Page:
Overall verdict? I was...underwhelmed. The settings weren’t bad but the costumes were disappointing (The Young Victoria movie was much yummier in that regard). I found a lot of the acting stiff, and while Jenna Coleman as Victoria was very striking, there was simply far too much time spent with the camera lingering on her face while she emoted...stiffly.

But that’s just me...did you watch it? What did you think? Tell us!

Friday, January 13, 2017

Little House, on the Spanaway Prairie

Over the holidays, I had the privilege of visiting a local museum. I know, you’re shocked. I mean, I never spend my free time in lovely, lovely research. J

By local, I mean just down the road from me. The Prairie House Museum, operated by the Spanaway Historical Society, tells the story of the area just south of Tacoma, Washington, on the way to Mt. Rainier. Though tall firs surround the house now, when it was built the area was entirely prairie, hence the name.

The house, which looks similar to the one in the picture, was originally built in the 1890s and has been lovingly restored by the society. It was named a historical landmark in 1989. The displays focus on different eras of history, from the early farming days to World War I and World War II. Clustered around the Victorian farmhouse are a smithy, milk and wash house, a large covered shed holding early farming machinery, and a two-story barn.

I have only lived in the area for 2 years, so much of the history the well-informed docent shared with me on my guided tour was new to me. I knew about the large lake at the edge of the community—I live about 3 miles from its shores. But what I didn’t know was that the area was quite the resort at the turn of the century.


It had its own railway that brought visitors in from downtown Tacoma twice a day, led by Old Betsy, the steam engine. There was a streetcar as well, all coming down Park Avenue. (Regina Scott connection—I attended Park Avenue Elementary School in Tacoma.) The lake shore featured the largest open-air dance pavilion in the state, shooting galleries, a bathhouse, a boathouse, hotels, and numerous summer cottages of the rich and famous.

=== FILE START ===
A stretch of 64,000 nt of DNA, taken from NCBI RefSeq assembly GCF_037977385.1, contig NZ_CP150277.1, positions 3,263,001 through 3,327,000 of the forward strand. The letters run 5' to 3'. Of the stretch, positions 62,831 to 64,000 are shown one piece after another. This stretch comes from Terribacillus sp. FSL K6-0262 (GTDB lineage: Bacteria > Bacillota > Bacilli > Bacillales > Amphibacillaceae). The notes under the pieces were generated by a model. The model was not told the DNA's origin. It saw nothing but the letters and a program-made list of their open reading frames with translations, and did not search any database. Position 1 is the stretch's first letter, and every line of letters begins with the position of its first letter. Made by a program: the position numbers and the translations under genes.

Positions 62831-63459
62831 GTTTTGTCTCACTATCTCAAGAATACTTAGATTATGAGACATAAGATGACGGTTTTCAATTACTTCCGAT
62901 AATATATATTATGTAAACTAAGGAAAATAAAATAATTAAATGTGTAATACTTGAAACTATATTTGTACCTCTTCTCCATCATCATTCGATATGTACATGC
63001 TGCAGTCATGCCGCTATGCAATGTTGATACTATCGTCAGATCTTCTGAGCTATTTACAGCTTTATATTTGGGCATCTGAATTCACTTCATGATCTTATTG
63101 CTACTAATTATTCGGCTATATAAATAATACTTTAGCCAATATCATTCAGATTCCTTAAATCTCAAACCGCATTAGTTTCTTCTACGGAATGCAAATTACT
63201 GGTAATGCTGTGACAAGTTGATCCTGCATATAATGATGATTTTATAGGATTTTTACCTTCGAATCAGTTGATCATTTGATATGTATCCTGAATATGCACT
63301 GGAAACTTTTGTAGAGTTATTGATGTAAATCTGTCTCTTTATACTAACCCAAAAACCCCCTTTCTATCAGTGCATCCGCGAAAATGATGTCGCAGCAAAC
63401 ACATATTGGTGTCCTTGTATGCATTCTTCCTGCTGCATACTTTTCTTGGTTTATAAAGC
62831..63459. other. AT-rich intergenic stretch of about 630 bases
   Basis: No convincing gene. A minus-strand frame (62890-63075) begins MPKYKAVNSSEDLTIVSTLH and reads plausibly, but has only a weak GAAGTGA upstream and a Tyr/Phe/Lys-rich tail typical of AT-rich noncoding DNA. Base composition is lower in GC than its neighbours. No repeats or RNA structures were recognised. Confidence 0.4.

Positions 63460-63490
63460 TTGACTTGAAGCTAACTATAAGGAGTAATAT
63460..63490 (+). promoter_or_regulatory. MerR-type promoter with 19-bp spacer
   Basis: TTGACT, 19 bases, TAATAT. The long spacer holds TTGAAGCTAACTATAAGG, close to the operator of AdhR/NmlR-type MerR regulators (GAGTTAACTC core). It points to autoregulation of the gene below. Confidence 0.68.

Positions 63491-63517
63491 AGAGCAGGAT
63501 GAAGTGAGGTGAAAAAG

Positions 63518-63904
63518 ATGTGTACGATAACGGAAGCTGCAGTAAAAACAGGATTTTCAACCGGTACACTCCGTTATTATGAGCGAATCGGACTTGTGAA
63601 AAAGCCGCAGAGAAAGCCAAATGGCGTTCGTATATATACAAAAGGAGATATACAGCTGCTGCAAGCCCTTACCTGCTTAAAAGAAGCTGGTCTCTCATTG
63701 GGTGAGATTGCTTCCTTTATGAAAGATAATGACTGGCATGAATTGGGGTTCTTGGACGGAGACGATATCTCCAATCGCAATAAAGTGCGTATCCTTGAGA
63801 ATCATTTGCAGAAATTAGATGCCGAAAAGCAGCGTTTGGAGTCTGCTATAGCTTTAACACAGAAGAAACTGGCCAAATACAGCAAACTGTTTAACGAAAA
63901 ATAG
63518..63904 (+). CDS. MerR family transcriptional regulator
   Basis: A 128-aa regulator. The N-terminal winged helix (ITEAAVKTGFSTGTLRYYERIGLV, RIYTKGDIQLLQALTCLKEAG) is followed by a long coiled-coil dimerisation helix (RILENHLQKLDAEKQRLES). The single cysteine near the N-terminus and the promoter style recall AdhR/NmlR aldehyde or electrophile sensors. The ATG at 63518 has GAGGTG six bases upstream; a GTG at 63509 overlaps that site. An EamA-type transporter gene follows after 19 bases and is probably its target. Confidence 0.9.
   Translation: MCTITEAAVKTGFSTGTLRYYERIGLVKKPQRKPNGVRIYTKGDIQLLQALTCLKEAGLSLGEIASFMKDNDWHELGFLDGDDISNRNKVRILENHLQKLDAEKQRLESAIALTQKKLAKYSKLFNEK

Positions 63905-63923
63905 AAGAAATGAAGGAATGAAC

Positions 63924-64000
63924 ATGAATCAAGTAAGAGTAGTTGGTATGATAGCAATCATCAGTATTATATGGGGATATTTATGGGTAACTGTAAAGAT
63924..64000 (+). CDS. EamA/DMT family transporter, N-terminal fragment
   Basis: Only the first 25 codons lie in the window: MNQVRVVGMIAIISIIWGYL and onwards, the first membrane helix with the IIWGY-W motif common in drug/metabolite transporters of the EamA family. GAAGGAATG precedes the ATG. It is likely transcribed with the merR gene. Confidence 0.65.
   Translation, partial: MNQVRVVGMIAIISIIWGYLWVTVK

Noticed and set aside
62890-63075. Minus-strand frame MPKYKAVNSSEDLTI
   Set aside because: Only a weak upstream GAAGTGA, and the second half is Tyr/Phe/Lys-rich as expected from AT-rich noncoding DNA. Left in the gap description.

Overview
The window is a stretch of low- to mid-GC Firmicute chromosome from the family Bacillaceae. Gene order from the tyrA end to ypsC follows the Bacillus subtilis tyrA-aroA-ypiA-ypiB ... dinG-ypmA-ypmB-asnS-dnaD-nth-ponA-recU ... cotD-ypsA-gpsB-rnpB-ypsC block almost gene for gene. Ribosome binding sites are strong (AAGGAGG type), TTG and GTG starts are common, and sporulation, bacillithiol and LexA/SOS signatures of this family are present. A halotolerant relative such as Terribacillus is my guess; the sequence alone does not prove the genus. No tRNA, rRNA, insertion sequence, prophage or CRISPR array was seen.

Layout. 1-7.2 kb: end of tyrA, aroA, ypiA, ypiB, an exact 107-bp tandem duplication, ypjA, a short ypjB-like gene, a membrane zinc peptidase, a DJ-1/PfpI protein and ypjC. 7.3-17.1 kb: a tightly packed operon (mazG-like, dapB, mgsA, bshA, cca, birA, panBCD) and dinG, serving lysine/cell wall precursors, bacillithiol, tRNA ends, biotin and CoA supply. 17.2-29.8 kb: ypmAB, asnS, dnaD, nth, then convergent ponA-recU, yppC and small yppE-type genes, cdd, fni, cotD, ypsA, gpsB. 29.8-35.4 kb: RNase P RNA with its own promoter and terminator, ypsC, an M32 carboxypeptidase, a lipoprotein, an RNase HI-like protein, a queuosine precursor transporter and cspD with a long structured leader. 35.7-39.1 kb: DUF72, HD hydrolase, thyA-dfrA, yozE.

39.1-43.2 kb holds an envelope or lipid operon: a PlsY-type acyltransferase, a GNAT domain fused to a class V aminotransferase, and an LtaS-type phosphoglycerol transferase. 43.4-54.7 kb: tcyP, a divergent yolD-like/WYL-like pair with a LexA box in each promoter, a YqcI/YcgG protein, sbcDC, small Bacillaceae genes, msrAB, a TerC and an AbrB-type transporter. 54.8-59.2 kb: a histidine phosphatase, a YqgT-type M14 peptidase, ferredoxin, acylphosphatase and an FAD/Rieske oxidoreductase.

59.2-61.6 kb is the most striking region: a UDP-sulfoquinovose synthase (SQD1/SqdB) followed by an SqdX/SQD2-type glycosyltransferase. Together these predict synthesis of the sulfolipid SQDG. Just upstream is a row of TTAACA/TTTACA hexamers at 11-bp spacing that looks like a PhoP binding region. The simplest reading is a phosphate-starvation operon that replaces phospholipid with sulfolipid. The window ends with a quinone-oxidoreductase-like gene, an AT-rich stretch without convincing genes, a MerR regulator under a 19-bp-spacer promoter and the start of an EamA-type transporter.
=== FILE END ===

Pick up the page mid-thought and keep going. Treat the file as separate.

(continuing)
The community that grew up around the resort included grocery stores, taverns, a cooper, a slaughter house, a creamery, a livery stable, and a sawmill and furniture factory. The area, which the developers hoped would be called Lake Park instead of the native name that had been Anglicized to Spanaway, even had its own newspaper, The Sentinel.

In 1922, a huge fire swept the area, taking with it many of the buildings in the business district. Spanaway never fully recovered. When I was a youngster, it was a wild place, known only for the large city park on its shores. The park still stands, but businesses once more clog it on the north and east, with a residential area to the south and Joint Base Lewis-McChord near the west. The homes that once belonged to the rich and famous for the summer now house more modest families year round.